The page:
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TMCNet:  An online site is a gathering place for grieving

[April 19, 2010]

An online site is a gathering place for grieving

Apr 19, 2010 (The Kansas City Star - McClatchy-Tribune Information Services via COMTEX) -- The message to Thomas seemed no different than the thousands upon thousands logged onto social networks daily.

"Thinking about winter break," it read, "and how I would love to see you, talk to you ... " The writer, however, wouldn't see Thomas, would not talk to him. Her friend was in a place where even electronic messaging cannot reach -- the grave.

Thomas Fahey, a 26-year-old popular Johnson County horse trainer, died in 2006 when his Comair flight smashed into a hillside near a Lexington, Ky., airport.

The message came from a fellow rider. She wrote it four months ago in his online obituary guest book on, among the 100 most-visited website domains on the Internet, according to comScore, a leading Internet marketing research firm.

The site gets nearly 800,000 monthly visitors who write notes to the dead., which began in 1998 and is one of several similar sites, allows a deceased's memorial to be posted free for 14 days and then charges a fee.

"It makes me feel like he is still here," said Kiera Anglewicz, 33, of Spring Hill, Kan., about Fahey. "I write stuff there, and I think he knows that I'm writing it." Instead of standing in a tranquil cemetery talking to a headstone, many of the living communicate with the gone-but-not-forgotten in cyberspace.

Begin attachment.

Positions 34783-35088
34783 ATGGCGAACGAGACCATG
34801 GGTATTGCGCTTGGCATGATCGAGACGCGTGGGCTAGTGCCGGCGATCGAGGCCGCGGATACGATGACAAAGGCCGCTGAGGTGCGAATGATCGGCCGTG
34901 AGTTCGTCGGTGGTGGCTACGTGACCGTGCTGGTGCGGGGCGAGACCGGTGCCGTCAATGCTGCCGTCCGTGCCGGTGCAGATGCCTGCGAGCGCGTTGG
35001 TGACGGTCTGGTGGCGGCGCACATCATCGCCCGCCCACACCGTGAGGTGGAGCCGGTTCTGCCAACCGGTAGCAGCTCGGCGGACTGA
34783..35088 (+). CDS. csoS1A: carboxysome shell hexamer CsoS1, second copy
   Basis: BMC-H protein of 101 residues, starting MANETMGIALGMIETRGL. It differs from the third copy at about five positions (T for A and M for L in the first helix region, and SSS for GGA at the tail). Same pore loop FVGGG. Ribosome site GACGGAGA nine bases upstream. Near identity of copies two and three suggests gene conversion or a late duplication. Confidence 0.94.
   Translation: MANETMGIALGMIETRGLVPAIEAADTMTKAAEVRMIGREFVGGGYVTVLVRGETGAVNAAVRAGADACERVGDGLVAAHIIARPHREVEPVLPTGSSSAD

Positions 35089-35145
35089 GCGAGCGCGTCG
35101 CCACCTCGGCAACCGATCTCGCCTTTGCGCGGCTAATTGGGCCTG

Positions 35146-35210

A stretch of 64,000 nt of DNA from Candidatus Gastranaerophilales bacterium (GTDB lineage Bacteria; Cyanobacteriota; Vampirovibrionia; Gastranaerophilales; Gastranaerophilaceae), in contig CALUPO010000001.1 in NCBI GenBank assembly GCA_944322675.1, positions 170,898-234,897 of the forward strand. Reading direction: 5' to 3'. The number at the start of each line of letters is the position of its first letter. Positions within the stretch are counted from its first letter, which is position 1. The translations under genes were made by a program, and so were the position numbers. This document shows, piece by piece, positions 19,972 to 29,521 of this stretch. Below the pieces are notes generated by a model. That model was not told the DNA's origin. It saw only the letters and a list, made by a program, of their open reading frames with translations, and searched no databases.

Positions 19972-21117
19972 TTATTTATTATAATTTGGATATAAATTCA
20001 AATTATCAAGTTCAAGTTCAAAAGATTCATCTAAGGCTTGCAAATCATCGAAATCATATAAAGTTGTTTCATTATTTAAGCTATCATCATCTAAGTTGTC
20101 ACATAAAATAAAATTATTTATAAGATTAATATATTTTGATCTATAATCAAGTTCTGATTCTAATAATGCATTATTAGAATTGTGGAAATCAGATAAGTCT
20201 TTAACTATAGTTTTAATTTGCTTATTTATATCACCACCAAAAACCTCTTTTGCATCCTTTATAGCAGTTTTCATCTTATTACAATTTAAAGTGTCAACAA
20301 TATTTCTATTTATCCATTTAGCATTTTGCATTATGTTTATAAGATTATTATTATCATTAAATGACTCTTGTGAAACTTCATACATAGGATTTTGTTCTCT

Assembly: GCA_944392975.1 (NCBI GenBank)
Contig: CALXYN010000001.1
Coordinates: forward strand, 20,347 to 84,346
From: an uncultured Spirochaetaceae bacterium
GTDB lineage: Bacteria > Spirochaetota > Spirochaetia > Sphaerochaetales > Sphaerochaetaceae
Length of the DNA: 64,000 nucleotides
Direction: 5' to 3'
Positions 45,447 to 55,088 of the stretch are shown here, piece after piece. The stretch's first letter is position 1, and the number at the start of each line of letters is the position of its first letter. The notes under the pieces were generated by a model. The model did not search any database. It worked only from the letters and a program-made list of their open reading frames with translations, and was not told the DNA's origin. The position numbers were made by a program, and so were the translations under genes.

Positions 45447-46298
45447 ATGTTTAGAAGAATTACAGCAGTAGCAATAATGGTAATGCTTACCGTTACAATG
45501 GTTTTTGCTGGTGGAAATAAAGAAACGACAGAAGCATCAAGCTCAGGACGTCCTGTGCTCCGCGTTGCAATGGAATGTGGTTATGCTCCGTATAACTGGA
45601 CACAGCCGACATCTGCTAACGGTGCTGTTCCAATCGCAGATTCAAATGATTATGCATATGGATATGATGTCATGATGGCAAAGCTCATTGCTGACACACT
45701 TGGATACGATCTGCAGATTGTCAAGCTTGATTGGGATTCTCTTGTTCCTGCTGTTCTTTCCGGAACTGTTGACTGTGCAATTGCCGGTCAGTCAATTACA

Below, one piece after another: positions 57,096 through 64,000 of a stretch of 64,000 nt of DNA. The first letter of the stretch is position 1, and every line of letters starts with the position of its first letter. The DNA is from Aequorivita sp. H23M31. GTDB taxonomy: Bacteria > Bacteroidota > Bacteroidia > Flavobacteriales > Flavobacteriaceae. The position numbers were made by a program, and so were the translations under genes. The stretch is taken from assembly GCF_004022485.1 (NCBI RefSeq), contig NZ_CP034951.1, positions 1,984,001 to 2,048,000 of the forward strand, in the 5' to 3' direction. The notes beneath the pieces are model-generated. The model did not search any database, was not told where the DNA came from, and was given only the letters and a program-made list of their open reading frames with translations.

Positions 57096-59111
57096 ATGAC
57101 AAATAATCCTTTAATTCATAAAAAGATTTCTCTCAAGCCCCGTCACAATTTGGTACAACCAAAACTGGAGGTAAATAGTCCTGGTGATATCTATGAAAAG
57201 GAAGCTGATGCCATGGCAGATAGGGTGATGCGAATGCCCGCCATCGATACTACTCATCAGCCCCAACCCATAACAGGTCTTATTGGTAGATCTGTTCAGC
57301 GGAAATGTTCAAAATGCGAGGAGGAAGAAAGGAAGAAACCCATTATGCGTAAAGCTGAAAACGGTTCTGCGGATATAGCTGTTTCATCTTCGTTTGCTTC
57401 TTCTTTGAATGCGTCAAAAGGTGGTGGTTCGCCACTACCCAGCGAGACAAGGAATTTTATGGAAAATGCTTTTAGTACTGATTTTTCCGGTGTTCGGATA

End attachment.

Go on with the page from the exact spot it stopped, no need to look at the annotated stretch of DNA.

"What these new online social networks provide is an outlet to express two very ancient human desires," said Nicholas A. Christakis, a Harvard doctor and social scientist. "First is to connect and second is people's desire to express grief." Fahey's friends write often, sometimes monthly or whenever life experience jars memory, to share stories, jokes and casual chats with him.

For nearly four years now they have continued connecting with him on his birthday, Christmas and Thanksgiving, and even send him Halloween greetings.

His father, Kevin Fahey, gets choked up talking about his son but likes that his friends speak Thomas' name even online: "I think it was Egyptian pharaohs who believe that as long as a person's name is spoken, his spirit lives." December 2009: "Thomas, ha, ha, ha, did you see me fall on campus the other day? Man I really wish I would have had a tape of it. I would have won some money. ... " James Fowler, a University of California at San Diego professor, co-wrote with Christakis a book titled "Connected," which is about the power of social networking. Fowler sees the phenomenon of online grief networking as "being as much about connecting with other grieving friends of the deceased as it is about connecting in some way with the deceased." Fowler said he wasn't surprised at the writing on a guestbook page. It's similar to how those left behind continue interacting with the dead through verbal conversation.